Iconic Kiwi pies with some twist. Homemade coconut shortcrust pastry, Ethiopian-style fragrant vegetarian curry filling, and deluxe kumara top. Such a great combination, isn’t it?
Kiwi pies are one of my favourite local treats here in New Zealand. When the temperature drops they warm my belly and make me happy. But unfortunately, this is not always a healthy meal. Therefore, I was wondering whether it is possible to cook pies same delicious and nutritious using only plant-based ingredients, such as fresh and nice local vegetables. Yes, they can be delicious if cooked properly!
Shortcrust pastry is crumbly pastry made with flour, fat, and a little water, typically used for pies, tarts and Galette. You can use shortcrust pastry purchased from the supermarket. But taking just a little extra time to make the pastry, makes all the difference in your homemade pies!
Some bakeries use margarine in pastry, that could compromise flavour, and not only. Usually, I avoid marge. It’s made from vegetable oils, but it contains palm oil, refined oils, and trans fat. So, not the best option for our health. Coconut oil is a great alternative to butter and marge for the shortcrust pastry.
Add some spelt flour to your flour mix and you will get a deeper richer taste and great texture. Spelt, an ancient cereal grain, is a distant cousin to wheat. It has a nutty, slightly sweet flavour. Use spelt flour as a substitute for wheat or white flour when baking.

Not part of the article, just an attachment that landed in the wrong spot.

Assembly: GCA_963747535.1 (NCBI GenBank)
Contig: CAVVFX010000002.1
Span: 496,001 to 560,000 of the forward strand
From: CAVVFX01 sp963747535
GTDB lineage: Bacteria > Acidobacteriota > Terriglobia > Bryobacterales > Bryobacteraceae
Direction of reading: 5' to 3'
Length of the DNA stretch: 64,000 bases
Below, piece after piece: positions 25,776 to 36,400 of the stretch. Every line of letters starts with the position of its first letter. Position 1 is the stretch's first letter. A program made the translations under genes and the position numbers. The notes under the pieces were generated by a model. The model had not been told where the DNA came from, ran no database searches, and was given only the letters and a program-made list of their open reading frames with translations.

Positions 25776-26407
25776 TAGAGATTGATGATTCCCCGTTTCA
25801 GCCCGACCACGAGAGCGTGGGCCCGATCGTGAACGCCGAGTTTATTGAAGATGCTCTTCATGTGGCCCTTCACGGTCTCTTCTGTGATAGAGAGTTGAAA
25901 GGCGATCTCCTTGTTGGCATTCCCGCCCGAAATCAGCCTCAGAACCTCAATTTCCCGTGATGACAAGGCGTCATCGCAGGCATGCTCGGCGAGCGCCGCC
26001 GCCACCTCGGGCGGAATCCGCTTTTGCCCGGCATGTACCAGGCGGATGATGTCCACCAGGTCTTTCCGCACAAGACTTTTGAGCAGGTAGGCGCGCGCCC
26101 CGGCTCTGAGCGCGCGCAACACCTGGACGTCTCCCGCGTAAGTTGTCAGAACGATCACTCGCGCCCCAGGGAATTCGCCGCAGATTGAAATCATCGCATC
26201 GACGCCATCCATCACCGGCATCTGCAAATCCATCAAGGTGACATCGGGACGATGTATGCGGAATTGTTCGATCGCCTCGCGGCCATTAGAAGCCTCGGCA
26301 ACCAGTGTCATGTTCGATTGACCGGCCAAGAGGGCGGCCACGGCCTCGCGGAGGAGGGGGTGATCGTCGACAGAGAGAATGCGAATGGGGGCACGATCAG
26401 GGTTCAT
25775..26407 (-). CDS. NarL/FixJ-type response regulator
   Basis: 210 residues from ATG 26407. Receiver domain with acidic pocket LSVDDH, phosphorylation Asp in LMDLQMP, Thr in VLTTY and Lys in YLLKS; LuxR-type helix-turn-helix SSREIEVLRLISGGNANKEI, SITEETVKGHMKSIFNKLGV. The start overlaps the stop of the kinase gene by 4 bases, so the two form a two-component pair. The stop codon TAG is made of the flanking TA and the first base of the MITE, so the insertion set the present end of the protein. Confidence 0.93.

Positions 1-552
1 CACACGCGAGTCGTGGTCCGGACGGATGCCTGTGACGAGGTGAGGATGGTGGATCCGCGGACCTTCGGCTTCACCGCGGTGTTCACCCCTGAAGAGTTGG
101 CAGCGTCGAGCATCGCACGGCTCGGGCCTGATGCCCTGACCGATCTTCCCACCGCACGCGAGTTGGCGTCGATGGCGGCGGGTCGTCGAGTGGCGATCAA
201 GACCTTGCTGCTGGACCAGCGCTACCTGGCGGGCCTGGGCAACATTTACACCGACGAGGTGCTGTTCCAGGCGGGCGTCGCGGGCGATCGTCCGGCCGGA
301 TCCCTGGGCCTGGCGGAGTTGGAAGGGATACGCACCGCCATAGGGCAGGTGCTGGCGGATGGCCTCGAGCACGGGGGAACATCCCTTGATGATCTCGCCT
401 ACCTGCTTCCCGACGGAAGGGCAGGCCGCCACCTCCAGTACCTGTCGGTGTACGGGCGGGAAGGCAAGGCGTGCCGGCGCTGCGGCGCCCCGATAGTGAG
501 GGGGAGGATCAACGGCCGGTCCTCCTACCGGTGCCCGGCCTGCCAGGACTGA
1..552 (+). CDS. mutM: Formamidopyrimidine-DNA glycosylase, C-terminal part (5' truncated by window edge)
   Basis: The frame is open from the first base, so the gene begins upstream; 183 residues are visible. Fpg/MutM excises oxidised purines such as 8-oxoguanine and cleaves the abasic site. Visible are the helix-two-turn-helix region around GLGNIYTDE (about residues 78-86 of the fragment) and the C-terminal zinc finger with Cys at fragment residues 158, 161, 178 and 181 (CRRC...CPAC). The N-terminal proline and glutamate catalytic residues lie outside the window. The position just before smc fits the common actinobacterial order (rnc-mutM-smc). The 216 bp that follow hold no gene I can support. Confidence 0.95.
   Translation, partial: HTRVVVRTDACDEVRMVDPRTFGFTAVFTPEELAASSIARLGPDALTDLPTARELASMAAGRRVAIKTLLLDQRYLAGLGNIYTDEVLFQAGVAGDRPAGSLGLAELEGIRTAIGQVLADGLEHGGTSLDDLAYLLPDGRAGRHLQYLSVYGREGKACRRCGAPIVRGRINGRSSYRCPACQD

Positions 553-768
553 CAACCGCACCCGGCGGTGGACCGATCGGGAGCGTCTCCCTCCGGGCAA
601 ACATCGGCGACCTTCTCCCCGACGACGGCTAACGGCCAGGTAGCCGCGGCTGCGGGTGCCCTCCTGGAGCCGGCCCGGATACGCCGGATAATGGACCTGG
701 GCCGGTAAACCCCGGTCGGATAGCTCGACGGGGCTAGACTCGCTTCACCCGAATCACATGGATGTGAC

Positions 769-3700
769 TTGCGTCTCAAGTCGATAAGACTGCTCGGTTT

Tip: Using the spelt flour, you need to add a little bit more water (liquid ingredients) than usual.
Vegetable curry You can make amazing meat-free Curry that will satisfy your need for “meaty” food. Here are some tips for making meatless food taste meaty
Texture When you want that meaty taste and texture, mushrooms are the way to go. Their flavour is rich, earthy, and meaty, especially brown button field mushrooms or Portobello mushrooms. They are healthy and filling and can replace meat in this curry recipe. Cauliflower is another one vegetable which has a great texture. Both cauliflower and mushrooms absorb flavours and provide a meat-like texture, perfect for your favourite curries.
Concentrated vegetable stock adds great flavour to all my vegetable savoury dishes including curry. Purchased vegetable concentrate works great too if it has a good quality and additive-free.
Coconut butter Coconut butter is a spread made from the meat of the coconut much in the same way nuts are used to make nut butter. Perfect for cooking and baking. Great as a curry thickener. This rich coconut curry tastes like something you’d get at a fancy Asian restaurant.
Curry paste, cooking sauce, and spice mix Curry paste or sauce is the base of any curry. All curry paste is made with the same or fairly similar base ingredients – ginger, hot chilies, garlic, shallot, plenty of herbs and spices. But nothing beats the aroma of Mamia’s sauce. What is an Ethiopian onion-based sauce, slowly simmered caramelised onion makes the taste of the sauce absolutely amazing. Highly aromatic and flavourful Barbere blend makes the taste of sauce rich and deep. The sauce could be used for a big range of curries with tempeh, tofu, and even jackfruit.
Gourmet salt. This distinctive salt promises a flawless finishing touch to your meal. With a pop of salty flavour up front, they enhance all of the nuances of the food without overpowering. My choice is Maldon flakes or fleur de sel.